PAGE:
Life is life, and you gotta do what you gotta do. It’s like everybody can’t be a doctor, a teacher, or have rich parents take care of us. And it’s gonna teach us, like—when we get older, we’re gonna be stronger, ’cause we know life experience and stuff like that. And we’re goin’ to know what to do in certain situations because of what we’ve been through when we were younger. You gotta do what you gotta do to survive.
— female, age 16
The first night Ric Curtis and Meredith Dank went looking for child prostitutes in the Bronx back in the summer of 2006, they arrived at Hunts Point with the windows of Curtis’s peeling Oldsmobile, circa 1992, rolled down.
John Jay College of Criminal Justice
EDITOR'S NOTE: Village Voice Media, which owns this publication, owns the classified site Backpage.com. In addition to used cars, jobs and couches, readers can also find adult ads on Backpage; for this reason, certain activists and clergy members have called attention to the site, sometimes going so far as to call for its closure.
Curtis, who chairs the anthropology department at the John Jay College of Criminal Justice in Manhattan, had done research on the neighborhood’s junkies and was well acquainted with its reputation for prostitution (immortalized in several HBO documentaries). If the borough had a centralized stroll for hookers, he figured Hunts Point would be it.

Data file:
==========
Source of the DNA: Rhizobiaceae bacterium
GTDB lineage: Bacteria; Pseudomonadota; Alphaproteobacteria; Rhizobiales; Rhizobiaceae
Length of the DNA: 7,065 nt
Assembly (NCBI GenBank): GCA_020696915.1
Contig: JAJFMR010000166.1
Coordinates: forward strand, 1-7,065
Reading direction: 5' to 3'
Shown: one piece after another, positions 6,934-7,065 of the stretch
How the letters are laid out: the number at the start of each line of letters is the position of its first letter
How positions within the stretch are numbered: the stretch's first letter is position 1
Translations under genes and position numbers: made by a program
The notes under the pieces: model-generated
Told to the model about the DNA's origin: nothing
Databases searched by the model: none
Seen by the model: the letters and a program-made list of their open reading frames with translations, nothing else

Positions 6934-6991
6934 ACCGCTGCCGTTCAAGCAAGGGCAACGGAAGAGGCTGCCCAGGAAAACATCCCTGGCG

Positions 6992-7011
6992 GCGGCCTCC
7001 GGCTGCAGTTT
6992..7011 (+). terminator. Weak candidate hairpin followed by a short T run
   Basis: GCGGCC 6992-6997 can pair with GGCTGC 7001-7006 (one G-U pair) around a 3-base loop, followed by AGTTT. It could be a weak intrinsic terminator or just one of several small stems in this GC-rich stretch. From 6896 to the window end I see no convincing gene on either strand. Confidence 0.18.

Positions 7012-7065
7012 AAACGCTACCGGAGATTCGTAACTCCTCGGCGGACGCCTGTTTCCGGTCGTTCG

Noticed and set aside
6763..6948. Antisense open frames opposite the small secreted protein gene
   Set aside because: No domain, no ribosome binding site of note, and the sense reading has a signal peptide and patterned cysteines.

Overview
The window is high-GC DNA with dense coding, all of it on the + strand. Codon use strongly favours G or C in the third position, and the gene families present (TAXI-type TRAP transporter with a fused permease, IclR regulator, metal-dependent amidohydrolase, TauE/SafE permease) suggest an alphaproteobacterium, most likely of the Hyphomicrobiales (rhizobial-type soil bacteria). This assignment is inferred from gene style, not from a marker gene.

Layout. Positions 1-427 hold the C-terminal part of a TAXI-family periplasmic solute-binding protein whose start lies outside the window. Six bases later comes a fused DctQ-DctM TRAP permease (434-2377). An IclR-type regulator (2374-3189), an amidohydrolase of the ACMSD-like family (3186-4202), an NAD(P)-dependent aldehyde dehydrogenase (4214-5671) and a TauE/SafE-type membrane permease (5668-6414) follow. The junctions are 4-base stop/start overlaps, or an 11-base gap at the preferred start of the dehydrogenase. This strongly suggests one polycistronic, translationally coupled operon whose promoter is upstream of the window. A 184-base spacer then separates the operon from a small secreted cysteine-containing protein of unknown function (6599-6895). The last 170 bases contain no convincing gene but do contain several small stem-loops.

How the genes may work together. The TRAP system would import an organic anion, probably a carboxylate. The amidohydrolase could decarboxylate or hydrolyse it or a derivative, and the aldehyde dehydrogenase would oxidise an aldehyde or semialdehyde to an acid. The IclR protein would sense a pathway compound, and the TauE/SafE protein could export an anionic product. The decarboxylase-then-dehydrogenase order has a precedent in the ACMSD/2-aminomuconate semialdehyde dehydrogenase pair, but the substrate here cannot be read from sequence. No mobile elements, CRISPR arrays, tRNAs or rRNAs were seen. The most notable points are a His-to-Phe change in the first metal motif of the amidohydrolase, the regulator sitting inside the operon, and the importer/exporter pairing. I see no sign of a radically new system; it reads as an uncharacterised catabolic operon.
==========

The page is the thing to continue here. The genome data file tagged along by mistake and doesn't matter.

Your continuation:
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But after spending several hours sweating in the muggy August air, the professor and his PhD student decided to head home. They’d found a grand total of three hookers. Only two were underage, and all three were skittish about climbing into a car with two strangers and a tape recorder.
Dispirited though they might have been, the researchers had no intention of throwing in the towel. They were determined to achieve their goal: to conduct a census of New York City’s child sex workers.
Even before they’d begun gearing up for the project two months prior, Curtis and Dank knew the magnitude of the challenge they had on their hands.
No research team before them had hit on a workable method of quantifying this elusive population. For decades, most law-enforcement officials, social workers, and activist groups had cited a vast range—anywhere from tens of thousands to three million—when crafting a sound bite pegging the population of underage hookers nationwide. But the range had been calculated with little or no direct input from the children themselves.
Over time, the dubious numbers became gospel.
In similar fashion, monetary outlays based on the veracity of those numbers began to multiply.
The $500,000 the federal government had allotted for this joint study by John Jay and New York’s public-private Center for Court Innovation was chump change compared to the bounty amassed by a burgeoning assortment of nonprofit groups jockeying to liberate and rehabilitate the captive legions of exploited and abused children.